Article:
“The buildings weren’t air conditioned and the bathrooms weren’t accessible for bigger wheelchairs of the times,” she said. “Bigger wheelchairs had been developed to provide people with more independence to get around and Pine Tree Camp wasn’t set up for that level of equipment. So, we asked ourselves, how can we make camp even better? How can we provide the best possible cabins, dining hall and health center for the long term? To me that was the turning point for what Pine Tree Camp is today.”
In 2010, Pine Tree Society undertook a major capital project designed to modernize Pine Tree Camp and address issues related to the care and comfort of campers. The projects also transformed Pine Tree Camp from a seasonal campus to a year-round facility. After many years of work, the majority of Camp’s iconic buildings have been modernized and winterized. This not only addresses campers’ needs; it also allows Pine Tree Camp to offer its transformational programming all year long.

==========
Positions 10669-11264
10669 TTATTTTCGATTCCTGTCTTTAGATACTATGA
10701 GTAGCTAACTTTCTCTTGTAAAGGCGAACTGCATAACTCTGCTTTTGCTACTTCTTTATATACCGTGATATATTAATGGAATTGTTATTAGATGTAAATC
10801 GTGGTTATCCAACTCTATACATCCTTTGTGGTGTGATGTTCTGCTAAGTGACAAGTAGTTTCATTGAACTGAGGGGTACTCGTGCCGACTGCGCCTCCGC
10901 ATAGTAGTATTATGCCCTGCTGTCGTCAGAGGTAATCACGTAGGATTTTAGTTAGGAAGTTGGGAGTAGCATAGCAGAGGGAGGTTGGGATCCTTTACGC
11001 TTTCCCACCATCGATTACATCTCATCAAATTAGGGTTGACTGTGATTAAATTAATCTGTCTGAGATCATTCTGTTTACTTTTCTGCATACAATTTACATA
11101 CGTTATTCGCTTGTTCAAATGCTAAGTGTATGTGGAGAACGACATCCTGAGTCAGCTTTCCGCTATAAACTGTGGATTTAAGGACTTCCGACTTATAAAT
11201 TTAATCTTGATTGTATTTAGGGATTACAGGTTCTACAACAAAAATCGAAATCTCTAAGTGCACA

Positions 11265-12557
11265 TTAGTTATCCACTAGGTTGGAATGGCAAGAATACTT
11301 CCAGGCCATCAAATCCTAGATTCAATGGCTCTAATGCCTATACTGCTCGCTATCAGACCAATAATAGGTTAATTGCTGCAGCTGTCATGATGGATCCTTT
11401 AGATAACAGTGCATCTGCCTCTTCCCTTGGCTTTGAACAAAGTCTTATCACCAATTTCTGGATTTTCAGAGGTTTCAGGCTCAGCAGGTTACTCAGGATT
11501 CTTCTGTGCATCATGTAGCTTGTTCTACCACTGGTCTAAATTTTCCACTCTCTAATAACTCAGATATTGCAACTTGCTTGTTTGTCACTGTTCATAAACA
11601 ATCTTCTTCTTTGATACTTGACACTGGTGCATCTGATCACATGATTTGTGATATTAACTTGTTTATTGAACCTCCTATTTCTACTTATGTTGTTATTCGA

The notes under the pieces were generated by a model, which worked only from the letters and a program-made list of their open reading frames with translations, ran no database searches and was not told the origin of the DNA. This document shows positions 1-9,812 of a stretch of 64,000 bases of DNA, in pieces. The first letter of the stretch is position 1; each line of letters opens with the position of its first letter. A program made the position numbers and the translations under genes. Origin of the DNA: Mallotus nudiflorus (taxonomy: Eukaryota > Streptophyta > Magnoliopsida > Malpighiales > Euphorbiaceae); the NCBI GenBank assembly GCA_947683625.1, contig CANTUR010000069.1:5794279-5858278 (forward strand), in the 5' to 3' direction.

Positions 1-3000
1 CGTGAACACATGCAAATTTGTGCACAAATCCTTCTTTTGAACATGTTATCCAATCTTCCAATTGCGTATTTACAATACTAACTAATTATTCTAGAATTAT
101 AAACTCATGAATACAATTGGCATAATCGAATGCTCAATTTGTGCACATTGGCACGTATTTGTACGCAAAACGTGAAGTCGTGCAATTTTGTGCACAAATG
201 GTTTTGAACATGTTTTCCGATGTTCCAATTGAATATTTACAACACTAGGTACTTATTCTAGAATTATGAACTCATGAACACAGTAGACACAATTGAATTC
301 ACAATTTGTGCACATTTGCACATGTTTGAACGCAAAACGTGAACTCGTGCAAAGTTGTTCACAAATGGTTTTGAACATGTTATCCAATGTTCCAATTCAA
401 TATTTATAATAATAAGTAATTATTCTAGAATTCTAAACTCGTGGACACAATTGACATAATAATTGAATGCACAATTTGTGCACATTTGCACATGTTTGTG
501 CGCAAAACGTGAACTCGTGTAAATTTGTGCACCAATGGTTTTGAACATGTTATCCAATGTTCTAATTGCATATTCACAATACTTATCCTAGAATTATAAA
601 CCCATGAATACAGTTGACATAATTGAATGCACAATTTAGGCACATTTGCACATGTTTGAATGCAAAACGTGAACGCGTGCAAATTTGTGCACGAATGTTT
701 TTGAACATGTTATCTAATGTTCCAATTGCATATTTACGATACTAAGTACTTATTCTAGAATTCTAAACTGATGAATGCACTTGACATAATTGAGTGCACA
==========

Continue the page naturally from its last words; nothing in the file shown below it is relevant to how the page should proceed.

For Dawn, “Now that we can offer programming year-round, the sky is the limit. Having winterized buildings allows us to think outside of the box and give campers the chance to spend extra time out in nature throughout the year. There’s a big need for that.”
This year, Pine Tree Camp celebrates its 75th anniversary. Since Deb and Penny spent their summers on the shores of North Pond, Pine Tree Camp has undergone many improvements to ensure the highest level of care, comfort, safety and access for campers. Still, the heart of camp remains the same.
“To me, they’re always looking to broaden accessibility and find new ways to be open to everyone,” said Deb. “It’s about inclusivity. Their mission is to be there for as many people who need that opportunity.”